Smart contracts’ open source and immutable nature enables permissionless innovation in the space. People and companies can innovate on top of protocols without worrying about the rules of the game changing later on. Any Developer can innovate and build new dApps freely in a permissionless manner, without needing anybody’s approval.

When a dApp (decentralized app) is built off of the Ethereum Blockchain it usually implements its own ERC20 Token. Think Augur’s REP Token, or Bancor’s BNT Token. ERC20 is a token standard developed after the release of ETH that defines how tokens are transferred and how to keep a consistent record of those transfers among tokens in the Ethereum Network.

Decentralized services can be composed together to harness their particular strengths. The question is: How can developers extend the capability of an existing ERC20 token contract? In this article, let’s examine a design pattern around smart contract extensibility: Wrapped Tokens.

Wrapped Tokens

Wrapped Tokens is a design pattern where you ‘wrap’ or ‘transform’ an existing crypto asset or Token (ETH, ERC20, BTC) into a new Wrapped Token with additional functionality.

The translation between Token and Wrapped Token is often reversible; users can transform between the two versions at any time. The wrapping process usually involves users locking their Tokens in a smart contract, which then mints an equivalent amount of Wrapped Tokens for the user. Users can trade their Wrapped Tokens to the smart contract to receive their original Tokens back.

Now, let’s look at a few examples of this pattern in the wild.

Wrapping Ether: WETH

Because decentralized platforms running on Ethereum use smart contracts to facilitate trades directly between users, every user needs to have the same standardized format for every token they trade. This format is ERC-20.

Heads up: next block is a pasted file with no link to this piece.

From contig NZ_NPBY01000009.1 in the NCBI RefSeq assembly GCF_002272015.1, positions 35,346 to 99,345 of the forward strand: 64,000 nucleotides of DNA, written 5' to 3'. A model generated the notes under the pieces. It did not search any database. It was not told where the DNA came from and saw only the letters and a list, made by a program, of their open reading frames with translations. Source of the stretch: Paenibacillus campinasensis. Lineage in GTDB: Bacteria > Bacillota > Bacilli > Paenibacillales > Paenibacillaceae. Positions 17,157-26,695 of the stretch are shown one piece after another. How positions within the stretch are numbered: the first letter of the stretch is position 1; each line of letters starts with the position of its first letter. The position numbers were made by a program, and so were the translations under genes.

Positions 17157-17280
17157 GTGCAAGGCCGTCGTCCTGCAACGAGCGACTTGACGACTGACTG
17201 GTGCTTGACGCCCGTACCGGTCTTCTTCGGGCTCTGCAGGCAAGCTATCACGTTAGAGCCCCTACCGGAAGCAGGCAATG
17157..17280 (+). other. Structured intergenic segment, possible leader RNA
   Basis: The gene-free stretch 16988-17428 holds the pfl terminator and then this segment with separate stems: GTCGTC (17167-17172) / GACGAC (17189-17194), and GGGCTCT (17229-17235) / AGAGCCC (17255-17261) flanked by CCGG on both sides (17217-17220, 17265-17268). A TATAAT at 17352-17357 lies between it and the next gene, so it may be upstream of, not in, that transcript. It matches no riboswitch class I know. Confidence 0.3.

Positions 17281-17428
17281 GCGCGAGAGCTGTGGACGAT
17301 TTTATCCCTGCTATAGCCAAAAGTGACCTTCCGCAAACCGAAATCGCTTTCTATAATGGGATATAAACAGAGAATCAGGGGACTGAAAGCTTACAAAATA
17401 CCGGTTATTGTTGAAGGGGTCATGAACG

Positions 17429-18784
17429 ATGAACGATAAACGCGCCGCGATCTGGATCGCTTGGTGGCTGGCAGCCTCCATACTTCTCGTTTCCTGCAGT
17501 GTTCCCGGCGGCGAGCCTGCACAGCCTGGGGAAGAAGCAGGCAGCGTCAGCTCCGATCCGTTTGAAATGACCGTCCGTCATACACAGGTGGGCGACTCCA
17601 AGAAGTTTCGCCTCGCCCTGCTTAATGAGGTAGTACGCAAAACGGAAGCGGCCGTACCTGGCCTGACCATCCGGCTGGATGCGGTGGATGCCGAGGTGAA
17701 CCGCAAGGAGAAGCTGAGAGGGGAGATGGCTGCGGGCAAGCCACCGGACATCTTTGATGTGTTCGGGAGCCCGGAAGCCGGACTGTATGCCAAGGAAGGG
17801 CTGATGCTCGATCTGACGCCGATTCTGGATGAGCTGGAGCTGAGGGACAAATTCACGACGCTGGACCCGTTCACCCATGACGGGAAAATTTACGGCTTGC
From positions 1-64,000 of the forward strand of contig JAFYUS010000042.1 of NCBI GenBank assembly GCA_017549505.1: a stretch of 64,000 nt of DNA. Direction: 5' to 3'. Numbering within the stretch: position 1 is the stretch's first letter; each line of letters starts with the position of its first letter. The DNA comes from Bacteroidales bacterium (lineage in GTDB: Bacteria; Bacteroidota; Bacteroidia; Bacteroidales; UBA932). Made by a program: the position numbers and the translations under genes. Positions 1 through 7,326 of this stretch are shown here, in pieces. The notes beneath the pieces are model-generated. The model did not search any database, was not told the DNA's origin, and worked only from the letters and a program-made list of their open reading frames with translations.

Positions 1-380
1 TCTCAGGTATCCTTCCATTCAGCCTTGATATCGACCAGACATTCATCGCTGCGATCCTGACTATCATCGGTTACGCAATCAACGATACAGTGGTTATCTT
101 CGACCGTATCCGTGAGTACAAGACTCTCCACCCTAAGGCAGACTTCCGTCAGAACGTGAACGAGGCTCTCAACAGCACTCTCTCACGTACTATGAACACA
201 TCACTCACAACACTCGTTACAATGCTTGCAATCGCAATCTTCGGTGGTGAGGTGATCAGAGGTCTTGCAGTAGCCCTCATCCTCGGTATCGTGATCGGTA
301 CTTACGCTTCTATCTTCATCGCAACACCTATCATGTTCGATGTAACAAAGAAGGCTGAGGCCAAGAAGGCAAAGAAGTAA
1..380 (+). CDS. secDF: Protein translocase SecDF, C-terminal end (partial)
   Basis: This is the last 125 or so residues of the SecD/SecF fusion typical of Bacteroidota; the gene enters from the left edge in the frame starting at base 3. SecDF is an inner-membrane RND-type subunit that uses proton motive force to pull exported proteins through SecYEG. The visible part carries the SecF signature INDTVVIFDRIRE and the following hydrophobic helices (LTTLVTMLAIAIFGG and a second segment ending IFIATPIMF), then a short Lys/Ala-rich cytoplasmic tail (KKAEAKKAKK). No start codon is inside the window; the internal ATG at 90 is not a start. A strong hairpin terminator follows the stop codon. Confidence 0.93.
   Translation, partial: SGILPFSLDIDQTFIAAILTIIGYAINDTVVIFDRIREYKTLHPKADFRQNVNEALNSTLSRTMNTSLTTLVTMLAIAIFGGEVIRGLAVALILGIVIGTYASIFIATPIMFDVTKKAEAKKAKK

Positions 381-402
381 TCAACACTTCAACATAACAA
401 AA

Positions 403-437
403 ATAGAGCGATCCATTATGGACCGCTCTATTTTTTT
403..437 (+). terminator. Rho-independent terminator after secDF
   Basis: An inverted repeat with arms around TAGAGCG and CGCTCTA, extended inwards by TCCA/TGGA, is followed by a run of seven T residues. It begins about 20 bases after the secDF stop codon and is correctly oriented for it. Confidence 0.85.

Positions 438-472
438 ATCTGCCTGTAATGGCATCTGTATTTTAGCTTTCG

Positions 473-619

Ether or ETH is the native currency built on the Ethereum blockchain. ETH doesn’t conform to the ERC-20 standard. It was built before the ERC20 standard existed.

WETH is wrapped Ether that supports the ERC20 interface. With WETH, you are able to trade ETH for other ERC20 tokens on exchanges and DApps.

When you “wrap” ETH, you’re trading it a smart contract for an equal token called WETH. If you want to get plain ETH back you need to “unwrap” it by trading it back for plain ETH. ETH and WETH are always exchanged at a 1:1 ratio. The Ether collateral is securely locked within the smart contract until it’s traded for WETH at some point in the future.

You can try wrapping ETH on the 0x portal or the OpenSea NFT marketplace. Note that Wrapping and unwrapping are transactions that cost gas.

Here’s the interface of a WETH smart contract:

Here’s a sample WETH implementation:

Note the following:

• The WETH contract inherits from ERC20, which gives it ERC20 functions such as balanceOf, transfer, and transferFrom.
• The IWETH interface defines the functions deposit and withdraw to wrap and unwrap ETH respectively.